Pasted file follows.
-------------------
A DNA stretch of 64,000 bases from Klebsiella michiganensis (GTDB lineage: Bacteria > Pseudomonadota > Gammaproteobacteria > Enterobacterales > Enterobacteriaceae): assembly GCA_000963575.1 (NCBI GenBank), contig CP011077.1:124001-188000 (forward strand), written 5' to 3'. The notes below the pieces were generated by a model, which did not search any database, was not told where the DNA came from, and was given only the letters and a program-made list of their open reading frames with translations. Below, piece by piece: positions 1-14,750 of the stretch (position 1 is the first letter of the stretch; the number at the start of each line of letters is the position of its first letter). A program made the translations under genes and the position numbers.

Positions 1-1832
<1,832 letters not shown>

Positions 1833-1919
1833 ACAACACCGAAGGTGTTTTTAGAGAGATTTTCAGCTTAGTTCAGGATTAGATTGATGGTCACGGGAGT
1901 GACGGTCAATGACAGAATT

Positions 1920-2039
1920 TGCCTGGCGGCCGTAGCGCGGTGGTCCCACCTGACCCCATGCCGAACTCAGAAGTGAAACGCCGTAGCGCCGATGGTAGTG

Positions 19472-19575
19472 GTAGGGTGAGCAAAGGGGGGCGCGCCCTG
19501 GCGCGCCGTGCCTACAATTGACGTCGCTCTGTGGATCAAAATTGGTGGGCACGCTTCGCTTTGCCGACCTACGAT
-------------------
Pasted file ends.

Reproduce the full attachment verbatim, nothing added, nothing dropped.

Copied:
A DNA stretch of 64,000 bases from Klebsiella michiganensis (GTDB lineage: Bacteria > Pseudomonadota > Gammaproteobacteria > Enterobacterales > Enterobacteriaceae): assembly GCA_000963575.1 (NCBI GenBank), contig CP011077.1:124001-188000 (forward strand), written 5' to 3'. The notes below the pieces were generated by a model, which did not search any database, was not told where the DNA came from, and was given only the letters and a program-made list of their open reading frames with translations. Below, piece by piece: positions 1-14,750 of the stretch (position 1 is the first letter of the stretch; the number at the start of each line of letters is the position of its first letter). A program made the translations under genes and the position numbers.

Positions 1-1832
<1,832 letters not shown>

Positions 1833-1919
1833 ACAACACCGAAGGTGTTTTTAGAGAGATTTTCAGCTTAGTTCAGGATTAGATTGATGGTCACGGGAGT
1901 GACGGTCAATGACAGAATT

Positions 1920-2039
1920 TGCCTGGCGGCCGTAGCGCGGTGGTCCCACCTGACCCCATGCCGAACTCAGAAGTGAAACGCCGTAGCGCCGATGGTAGTG

Positions 19472-19575
19472 GTAGGGTGAGCAAAGGGGGGCGCGCCCTG
19501 GCGCGCCGTGCCTACAATTGACGTCGCTCTGTGGATCAAAATTGGTGGGCACGCTTCGCTTTGCCGACCTACGAT